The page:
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Ractors in Ruby 3

Ractors in Ruby 3

What are Ruby Ractors? How are they in Ruby 3.0.0? What are the pitfalls? How's the speed?

This presentation was given at a ScotRUG meetup in March of 2021.


Noah Gibbs

March 14, 2021


  1. Concurrency in a New Way… that Kinda Works. Ruby Ractors

    I love questions. Have a question? Ask it!
  2. What Is a Ractor? • Before we can answer that,

    we have to discuss the GIL (a.k.a. GVL) - the lock that keeps us from running Ruby code in multiple threads at once.
  3. What's a GVL? • The Global VM Lock is a

    lock that Ruby has to acquire before running Ruby code. There is only one lock*. Thus, "Global." * Until Ruby 3.0… My GVL… Mine!
  4. Want to Do More Than One Thing? Not In This

    Process, Mister. • Ruby can do multiple things at once. Not everything grabs the GVL. • "Free" activities include waiting on the database or network, plus many calculations performed by C Native Extensions. • Other than that, you get one activity per process.
  5. Ruby Threads? Weird. • Ruby threads aren't like other languages

    on purpose. Matz wants threads to break only between lines of Ruby. • That requires a GVL. Matz is frequently quoted as hating threads and wishing he hadn't added them to Ruby. I'm not kidding.
  6. Why Hate Threads? • Thread sync is hard to learn

    and hard even for the pros. • How to avoid sync issues while allowing concurrency? • Erlang-style copying; most objects belong to one thread. • And that's how Ractors work.
  7. Yeah, But How? • One GVL (now Global Ractor Lock)

    per Ractor - every thread lives in a specific parent Ractor • Never use Ractors? You get the old behaviour. • Replace Threads with Ractors? You get full concurrency. • But how do they sync?
  8. Sync, Sanc, Sunc • Each Ruby object now belongs to

    a Ractor - can't touch other Ractors' stuff. • Can pass objs via channels, like in Go.
  9. Annoying But Optional • This is hard for shared global

    state (e.g. Random.) A lot of libraries will need restructuring. For now, you can't use them from non-primary Ractors*. • Never add a Ractor? You can ignore all of this. * "Is Rails going to support Ractors now?" Not soon. Any idea how much shared global state Rails has?
  10. What's the API? Ractors get values and return them: ractor1

    << :item # Send item in ret_val = ractor1.take # Get item out # Inside ractor next_item = Ractor.recv Ractor.yield :my_return_val
  11. Moar Code # A simple Ractor that checks whether numbers

    from N to N+99 are prime # and returns an integer bit-vector of the true/false results Ractor.new(pipe) do |pipe| while n = pipe.take bools = (n..(n+99)).map { |nn| nn.prime? } p_int = bools.inject(0) { |total, b| total * 2 + (b ? 1 : 0) } Ractor.yield [n, p_int ] end end This is the same benchmark code I use later, though I wrap it in slightly different Ractor read/write access patterns.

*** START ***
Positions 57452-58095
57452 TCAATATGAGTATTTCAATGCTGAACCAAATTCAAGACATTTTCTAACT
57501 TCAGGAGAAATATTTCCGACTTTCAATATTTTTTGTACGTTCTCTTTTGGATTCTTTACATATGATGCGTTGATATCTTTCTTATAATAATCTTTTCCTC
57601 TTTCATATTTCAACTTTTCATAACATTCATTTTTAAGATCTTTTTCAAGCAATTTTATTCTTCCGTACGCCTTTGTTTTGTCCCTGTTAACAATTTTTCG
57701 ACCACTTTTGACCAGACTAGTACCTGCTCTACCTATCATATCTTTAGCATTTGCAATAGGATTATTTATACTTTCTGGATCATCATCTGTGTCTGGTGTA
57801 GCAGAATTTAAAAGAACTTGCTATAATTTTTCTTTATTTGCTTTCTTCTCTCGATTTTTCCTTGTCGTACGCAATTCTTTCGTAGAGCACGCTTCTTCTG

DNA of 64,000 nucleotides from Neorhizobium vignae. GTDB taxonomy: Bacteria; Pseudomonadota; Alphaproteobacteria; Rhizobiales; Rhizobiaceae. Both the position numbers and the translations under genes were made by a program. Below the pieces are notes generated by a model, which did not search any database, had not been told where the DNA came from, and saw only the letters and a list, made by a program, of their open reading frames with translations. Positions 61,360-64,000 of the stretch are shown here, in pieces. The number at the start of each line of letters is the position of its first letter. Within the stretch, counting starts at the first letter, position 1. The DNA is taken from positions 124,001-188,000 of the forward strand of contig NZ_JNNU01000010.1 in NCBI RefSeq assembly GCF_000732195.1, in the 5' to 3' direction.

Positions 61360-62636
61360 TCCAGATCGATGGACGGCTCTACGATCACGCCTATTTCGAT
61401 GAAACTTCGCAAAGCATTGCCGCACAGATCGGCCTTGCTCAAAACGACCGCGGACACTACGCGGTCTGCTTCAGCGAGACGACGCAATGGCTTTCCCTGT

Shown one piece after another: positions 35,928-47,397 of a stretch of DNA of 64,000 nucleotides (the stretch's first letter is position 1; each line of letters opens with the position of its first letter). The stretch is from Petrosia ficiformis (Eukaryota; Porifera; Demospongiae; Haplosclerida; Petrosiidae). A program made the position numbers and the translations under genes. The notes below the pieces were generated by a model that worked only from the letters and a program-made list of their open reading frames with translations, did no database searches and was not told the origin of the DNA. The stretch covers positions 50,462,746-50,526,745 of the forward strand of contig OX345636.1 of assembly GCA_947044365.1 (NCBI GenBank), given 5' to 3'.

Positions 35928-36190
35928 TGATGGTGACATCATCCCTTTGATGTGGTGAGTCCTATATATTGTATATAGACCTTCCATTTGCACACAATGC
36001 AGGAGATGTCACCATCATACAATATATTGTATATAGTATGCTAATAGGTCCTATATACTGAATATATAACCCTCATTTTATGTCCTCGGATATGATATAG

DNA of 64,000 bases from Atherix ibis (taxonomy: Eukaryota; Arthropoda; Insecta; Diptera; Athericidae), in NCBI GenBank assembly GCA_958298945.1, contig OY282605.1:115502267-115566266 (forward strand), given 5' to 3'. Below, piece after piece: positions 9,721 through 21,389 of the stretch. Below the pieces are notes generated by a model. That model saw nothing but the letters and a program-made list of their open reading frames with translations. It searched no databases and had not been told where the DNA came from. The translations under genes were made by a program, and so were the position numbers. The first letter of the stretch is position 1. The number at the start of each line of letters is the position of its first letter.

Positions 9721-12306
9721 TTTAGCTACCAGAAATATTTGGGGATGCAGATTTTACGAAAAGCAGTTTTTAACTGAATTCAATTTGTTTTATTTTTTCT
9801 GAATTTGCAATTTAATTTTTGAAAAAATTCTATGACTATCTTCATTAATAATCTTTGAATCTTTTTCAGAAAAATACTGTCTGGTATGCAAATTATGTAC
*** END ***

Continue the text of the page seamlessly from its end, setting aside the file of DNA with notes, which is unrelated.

12. How Fast Are They? • The whole point of Ractors

    is speed. • They can use all your cores, not just one. • Ractors can use far less memory than processes.
  13. Theoretical Speed • At best, N Ractors are as fast

    as N processes* (max speed at 100% CPU all cores.) • Ractors have implementation limits that slow them down. • With no memory limits, right now: Processes > Ractors > Threads in nearly all cases. * if memory isn't an important limit
  14. Practical Speed I wrote some Ractor benchmarks. They run… With

    occasional hangs. How's the speed on a 4-vCPU Linode? Not good. There are test benchmarks where Ractors work as claimed but I have trouble duplicating those results. Here's a small benchmark (5 workers, 1,000 msgs/worker) with several Ractor access patterns.
  15. Which Code? Not so good. "Single" is the single-pass version.

    All calculation means threads are slower than single. Multiple processes ("fork") is fast b/c no GVL. All Ractor code does worse than threading, not better.
  16. Maybe Setup is Bad? But perhaps the startup/setup time is

    bad and ractors get better with more messages? Here we try 10 workers and 10,000 msgs/ worker (I skip "single" here, it's about the same as "thread.") Basically: not that much worse than threads, but never better than threads.
  17. Takeaways • Ractors are currently hard to use. There might

    be some simple way to make this fast. But I tried a lot of things with no luck. • Ractors hang on reasonable-looking use cases and you can't use a lot of Ruby standard library code.
  18. Takeaways • If you use Ractors, try to start from

    core benchmark code. That's how I got this far. • On a Mac they're even less stable. • The little printed warning about Ractors being experimental? They mean it.
  19. Questions?